Engineered Cytoskeletal Arrays Reveal Mechanisms Of Membrane Transport And Tubulation
Within the cell, cytoskeletal molecular motors transport and remodel membrane-bound cargos along microtubule and actin filament tracks. Typically, there are multiple actin and microtubule motors attached to the same cargo, which must coordinate to navigate a complex cytoskeletal environment and deliver their cargos to specific locations. We used an engineering, in vitro reconstitution, approach to investigate the interplay between a processive, microtubule-based motor, kinesin-1, and a non-processive, actin filament-based motor, Myo1c, in a simplified environment with increasing physiological complexity. First, we examined the interplay between purified motors attached to a membrane-coated bead at individual actin filament/microtubule intersections on the surface of a coverslip. We found that Myo1c is capable of initiating and terminating microtubule-based, kinesin-1-driven runs at actin filament/microtubule intersections. This ability of Myo1c to affect kinesin-1 motility at actin intersections is inhibited by the presence of nonmuscle tropomyosin Tm2 at the actin intersection. This suggests that tropomyosin may regulate Myo1c tethering of kinesin-1-driven cargo within cells by preventing termination of motility until reaching the highly dynamic actin just beneath the plasma membrane, sorting cargo to distinct subcellular domains. Next, we investigated the interplay between Myo1c and kinesin-1 on deformable giant unilamellar vesicles (GUVs) at physiologically relevant micropatterned arrays of sparse microtubules crossing dense actin filaments. We found that the lipid composition of GUVs regulates its frequency of tubulation along microtubules by kinesin-1 and actin filaments by Myo1c. GUVs containing a PtdIns(4,5)P2-rich lipid composition (PIP2-GUVs) tend to deform at actin/microtubule intersections along the microtubule, yet, the BAR domain protein endophilin is necessary for robust tubulation. Alternatively, in the presence of a physiological lipid mixture (LM-GUVs), kinesin-1 can readily tubulate Myo1c-tethered cargo at actin/microtubule intersections, with no significant change upon addition of endophilin. Myo1c can also transport both PIP2-GUVs and LM-GUVs along actin, yet significantly more deformation and tubulation occurs with LM-GUVs. In both cases, the presence of endophilin increases the frequency of tubulation along actin filaments by Myo1c. Overall, the ability of Myo1c and kinesin-1 to transport, sort, and deform vesicles along microtubules and actin filaments depends on the type of actin track, scaffolding-type membrane deformation-factors like endophilin, and the lipid composition of the vesicle.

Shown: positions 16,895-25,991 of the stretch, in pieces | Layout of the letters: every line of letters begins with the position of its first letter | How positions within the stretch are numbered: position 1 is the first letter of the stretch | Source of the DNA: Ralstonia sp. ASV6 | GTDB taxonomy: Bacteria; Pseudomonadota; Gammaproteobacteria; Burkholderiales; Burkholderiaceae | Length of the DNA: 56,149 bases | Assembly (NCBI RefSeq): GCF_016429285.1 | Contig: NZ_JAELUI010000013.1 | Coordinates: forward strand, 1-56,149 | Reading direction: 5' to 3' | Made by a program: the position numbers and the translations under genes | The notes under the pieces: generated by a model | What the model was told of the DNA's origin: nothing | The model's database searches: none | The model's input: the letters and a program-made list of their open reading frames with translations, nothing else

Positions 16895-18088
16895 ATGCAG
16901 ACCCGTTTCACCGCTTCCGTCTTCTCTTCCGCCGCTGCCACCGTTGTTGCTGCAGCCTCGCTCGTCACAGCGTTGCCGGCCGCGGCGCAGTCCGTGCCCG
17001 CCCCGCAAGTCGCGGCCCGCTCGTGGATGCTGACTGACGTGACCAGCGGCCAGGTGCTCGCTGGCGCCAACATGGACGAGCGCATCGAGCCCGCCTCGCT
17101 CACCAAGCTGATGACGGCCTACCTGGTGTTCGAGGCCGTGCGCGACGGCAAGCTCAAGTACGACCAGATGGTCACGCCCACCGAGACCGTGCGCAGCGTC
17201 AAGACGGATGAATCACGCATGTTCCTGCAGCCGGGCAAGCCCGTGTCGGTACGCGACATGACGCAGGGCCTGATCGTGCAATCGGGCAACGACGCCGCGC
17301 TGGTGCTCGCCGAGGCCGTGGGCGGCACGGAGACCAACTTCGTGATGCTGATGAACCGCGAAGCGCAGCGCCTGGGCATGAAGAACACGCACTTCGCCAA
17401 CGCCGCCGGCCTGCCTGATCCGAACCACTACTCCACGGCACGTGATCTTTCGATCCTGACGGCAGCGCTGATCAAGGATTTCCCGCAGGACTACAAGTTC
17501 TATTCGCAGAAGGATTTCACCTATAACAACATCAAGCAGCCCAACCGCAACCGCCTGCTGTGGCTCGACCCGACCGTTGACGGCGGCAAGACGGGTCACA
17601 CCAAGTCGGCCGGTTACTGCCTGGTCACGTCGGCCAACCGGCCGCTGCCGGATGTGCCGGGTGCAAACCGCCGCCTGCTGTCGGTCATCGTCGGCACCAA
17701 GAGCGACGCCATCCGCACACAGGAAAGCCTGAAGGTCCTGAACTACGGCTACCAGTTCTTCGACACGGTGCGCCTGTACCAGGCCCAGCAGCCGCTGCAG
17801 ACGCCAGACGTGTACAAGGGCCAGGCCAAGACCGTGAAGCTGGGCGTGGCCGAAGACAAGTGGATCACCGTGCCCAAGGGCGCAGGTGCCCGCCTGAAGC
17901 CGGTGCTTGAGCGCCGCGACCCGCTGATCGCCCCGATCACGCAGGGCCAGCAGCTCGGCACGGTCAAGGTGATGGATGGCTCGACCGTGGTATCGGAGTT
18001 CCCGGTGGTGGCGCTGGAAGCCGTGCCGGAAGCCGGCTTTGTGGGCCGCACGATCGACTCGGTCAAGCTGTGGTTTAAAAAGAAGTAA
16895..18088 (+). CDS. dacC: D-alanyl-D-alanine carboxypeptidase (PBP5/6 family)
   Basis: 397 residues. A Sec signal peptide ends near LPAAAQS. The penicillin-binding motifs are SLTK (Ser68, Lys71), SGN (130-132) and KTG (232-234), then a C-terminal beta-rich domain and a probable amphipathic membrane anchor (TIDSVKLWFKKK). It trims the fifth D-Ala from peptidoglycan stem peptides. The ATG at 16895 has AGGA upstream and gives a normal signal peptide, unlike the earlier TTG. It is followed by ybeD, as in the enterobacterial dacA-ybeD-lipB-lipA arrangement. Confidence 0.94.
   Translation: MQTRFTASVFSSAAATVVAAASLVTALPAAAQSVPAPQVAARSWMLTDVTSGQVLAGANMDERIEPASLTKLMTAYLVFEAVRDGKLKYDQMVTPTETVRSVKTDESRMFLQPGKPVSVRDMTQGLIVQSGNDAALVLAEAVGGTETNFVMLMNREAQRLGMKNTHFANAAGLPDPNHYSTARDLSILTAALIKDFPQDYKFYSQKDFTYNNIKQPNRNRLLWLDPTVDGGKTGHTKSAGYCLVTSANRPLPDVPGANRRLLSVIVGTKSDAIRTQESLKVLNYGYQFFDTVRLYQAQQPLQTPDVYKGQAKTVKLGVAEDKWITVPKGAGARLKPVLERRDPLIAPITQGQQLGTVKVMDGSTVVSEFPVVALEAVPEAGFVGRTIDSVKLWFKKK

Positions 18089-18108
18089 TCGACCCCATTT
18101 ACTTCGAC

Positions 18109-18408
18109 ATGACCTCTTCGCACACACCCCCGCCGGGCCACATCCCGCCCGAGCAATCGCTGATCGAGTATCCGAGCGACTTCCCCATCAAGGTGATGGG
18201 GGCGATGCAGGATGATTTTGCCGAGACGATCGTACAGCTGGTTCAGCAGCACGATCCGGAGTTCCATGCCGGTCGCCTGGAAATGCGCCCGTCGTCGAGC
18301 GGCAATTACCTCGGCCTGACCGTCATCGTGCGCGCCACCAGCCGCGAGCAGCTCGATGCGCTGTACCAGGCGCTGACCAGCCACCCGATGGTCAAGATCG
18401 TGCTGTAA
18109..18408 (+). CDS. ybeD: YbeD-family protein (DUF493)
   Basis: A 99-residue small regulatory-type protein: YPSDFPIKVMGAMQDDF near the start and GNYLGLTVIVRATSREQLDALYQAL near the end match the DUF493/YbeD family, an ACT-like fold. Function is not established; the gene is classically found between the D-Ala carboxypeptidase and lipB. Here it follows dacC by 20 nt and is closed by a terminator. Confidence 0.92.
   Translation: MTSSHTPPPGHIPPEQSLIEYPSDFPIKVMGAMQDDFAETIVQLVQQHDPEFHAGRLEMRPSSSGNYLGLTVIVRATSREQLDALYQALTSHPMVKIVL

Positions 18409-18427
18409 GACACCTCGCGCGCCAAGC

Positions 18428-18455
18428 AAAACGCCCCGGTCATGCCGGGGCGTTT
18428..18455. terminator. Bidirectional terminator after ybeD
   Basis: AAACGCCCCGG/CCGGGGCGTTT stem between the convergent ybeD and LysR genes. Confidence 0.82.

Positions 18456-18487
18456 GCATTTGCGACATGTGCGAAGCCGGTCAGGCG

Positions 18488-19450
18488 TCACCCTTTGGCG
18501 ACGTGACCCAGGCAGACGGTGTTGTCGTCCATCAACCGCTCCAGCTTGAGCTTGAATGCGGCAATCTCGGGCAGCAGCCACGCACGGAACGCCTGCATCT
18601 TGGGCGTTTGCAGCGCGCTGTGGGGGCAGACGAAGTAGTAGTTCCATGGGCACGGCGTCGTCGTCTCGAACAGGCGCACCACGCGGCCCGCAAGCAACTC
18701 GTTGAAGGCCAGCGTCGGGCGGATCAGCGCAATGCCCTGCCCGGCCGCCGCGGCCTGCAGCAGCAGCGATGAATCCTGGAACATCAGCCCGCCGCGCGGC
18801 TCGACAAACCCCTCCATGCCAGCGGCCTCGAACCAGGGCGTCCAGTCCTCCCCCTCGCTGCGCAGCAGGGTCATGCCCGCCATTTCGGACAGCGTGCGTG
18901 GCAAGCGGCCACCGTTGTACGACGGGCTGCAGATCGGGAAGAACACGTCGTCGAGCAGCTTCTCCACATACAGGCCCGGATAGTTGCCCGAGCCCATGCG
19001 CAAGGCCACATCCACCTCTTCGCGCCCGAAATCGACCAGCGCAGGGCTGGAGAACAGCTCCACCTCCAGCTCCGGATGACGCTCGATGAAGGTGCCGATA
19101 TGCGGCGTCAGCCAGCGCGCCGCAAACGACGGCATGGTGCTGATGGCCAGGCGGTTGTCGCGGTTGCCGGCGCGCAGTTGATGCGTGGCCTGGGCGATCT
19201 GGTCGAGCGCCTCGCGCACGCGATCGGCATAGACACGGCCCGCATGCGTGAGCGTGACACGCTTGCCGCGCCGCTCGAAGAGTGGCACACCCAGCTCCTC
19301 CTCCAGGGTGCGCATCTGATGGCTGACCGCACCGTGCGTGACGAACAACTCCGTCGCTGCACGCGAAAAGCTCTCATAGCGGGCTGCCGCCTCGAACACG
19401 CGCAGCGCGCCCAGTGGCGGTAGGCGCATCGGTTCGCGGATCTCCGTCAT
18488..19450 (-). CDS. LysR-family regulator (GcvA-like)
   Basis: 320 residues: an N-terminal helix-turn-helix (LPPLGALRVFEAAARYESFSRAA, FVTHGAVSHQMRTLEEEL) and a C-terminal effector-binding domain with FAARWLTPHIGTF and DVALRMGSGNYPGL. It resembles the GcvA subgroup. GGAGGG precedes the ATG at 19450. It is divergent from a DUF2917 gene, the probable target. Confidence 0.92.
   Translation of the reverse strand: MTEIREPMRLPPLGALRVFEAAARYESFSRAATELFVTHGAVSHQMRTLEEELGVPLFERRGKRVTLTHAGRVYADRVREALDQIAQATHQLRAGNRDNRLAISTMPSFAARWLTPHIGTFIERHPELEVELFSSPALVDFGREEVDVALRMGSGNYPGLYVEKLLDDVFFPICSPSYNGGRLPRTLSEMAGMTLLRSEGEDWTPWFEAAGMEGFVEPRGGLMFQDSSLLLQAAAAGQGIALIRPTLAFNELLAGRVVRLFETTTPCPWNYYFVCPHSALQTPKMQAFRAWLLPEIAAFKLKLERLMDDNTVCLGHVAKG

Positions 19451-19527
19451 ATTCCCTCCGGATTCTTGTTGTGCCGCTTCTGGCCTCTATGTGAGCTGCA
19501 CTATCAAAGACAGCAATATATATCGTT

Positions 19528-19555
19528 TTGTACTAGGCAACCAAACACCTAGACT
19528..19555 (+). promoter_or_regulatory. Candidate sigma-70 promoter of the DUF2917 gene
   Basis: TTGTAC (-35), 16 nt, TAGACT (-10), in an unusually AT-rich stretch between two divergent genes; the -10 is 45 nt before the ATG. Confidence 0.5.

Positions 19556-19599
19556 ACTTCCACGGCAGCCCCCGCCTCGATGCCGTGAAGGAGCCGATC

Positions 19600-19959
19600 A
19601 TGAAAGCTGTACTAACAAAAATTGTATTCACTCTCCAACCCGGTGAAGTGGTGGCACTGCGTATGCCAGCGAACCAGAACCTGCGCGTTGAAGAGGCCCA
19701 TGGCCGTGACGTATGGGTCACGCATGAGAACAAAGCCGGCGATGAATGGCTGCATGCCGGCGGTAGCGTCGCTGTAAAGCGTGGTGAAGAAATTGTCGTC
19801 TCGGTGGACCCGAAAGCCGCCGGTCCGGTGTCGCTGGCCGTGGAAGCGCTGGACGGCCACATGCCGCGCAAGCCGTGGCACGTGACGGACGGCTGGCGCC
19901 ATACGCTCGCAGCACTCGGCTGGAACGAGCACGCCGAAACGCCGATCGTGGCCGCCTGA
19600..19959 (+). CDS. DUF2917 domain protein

Erika L. Holzbaur